Recruitment: A challenge for every call center in the Philippines

Recruitment: A challenge for every call center in the Philippines

January 22, 2014

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Local business analysts predicted that the inclusion of seven Philippine cities in the latest Tholons outsourcing report will attract more investors who want to outsource to a call center in the Philippines. But is the country’s business process outsourcing (BPO) industry ready for them?

To accommodate the growing demand for outsourced services, firms with local operations would need to expand not just their workplace but also their workforce. BPO companies don t see infrastructure unavailability as a roadblock because of Metro Manila’s high office space absorption rate, but they are still facing challenges when it comes to hiring the right fit for the outsourced roles.
The IT and Business Process Association of the Philippines (IBPAP) even admitted that only nine out of every 100 entry-level applicants get hired, while 20 to 40 candidates would need to undergo training before they pass, and the rest gets sent home.

The biggest reason for this highly imbalanced ratio is the applicants’ lack of experience or related skills required to land a position in any IT team or call center in the Philippines. The applicants, despite most of them having college degrees, fail in critical thinking tests and display poor oral communication abilities.

IBPAP revealed that written comprehension of the universal language isn’t that much of an issue, but when it comes to using conversational English on the phone, prospecting call center agents fail. Also, most candidates show very little knowledge about the trade.

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These issues are what prompted the local BPO sector to partner with government organizations such as the Technical Education and Skills Development Authority (TESDA) and the Commission on Higher Education (CHED) to fill the manpower demand of the industry.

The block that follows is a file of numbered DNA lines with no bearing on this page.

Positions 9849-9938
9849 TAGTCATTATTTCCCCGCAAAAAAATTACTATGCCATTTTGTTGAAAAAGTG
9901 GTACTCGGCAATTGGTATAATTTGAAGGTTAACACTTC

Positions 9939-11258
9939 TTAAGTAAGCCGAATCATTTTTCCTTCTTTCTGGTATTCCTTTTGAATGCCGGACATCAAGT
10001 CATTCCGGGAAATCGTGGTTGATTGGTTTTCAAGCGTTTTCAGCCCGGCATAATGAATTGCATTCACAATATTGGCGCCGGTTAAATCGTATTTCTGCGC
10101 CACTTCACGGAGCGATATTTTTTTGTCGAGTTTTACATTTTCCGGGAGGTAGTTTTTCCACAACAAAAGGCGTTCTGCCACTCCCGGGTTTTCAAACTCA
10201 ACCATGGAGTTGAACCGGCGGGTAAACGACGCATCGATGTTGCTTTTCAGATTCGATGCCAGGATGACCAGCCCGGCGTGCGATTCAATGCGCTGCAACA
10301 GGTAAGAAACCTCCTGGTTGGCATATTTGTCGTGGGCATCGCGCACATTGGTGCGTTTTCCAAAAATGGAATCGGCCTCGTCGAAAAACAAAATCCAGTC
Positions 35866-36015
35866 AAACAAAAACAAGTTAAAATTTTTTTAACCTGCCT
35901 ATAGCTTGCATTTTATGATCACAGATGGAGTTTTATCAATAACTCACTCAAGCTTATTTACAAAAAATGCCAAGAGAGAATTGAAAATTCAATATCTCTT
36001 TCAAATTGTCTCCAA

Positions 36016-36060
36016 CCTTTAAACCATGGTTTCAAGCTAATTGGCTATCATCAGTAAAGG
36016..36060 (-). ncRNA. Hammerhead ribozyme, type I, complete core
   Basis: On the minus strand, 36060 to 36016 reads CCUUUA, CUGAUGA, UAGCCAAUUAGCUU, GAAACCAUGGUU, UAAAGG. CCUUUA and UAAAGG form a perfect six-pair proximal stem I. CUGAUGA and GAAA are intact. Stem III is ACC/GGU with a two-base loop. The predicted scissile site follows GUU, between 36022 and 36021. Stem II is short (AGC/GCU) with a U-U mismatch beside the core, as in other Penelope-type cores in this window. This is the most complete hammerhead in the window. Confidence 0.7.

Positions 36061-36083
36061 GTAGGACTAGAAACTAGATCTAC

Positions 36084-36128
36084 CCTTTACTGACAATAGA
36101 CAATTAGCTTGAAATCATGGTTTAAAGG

To help arm the workforce with the basics of outsourcing before they join the industry, CHED created a tertiary education curriculum that includes outsourcing-related subjects such as Service Culture, Fundamentals of Business Outsourcing, and Business Communications.
TESDA, on the other hand, offers industry-based training courses and work scholarships to help call center hopefuls land a position in the BPO company they aspire. TESDA also endorses their graduates to partner firms, thus promising them work within just two to three months after taking the program.

Recruitment isn t a new challenge for BPO companies in the Philippines, but with its ever-climbing stature as a world-class outsourcing destination, the industry is fulfilling the expectations of foreign investors through these training initiatives.

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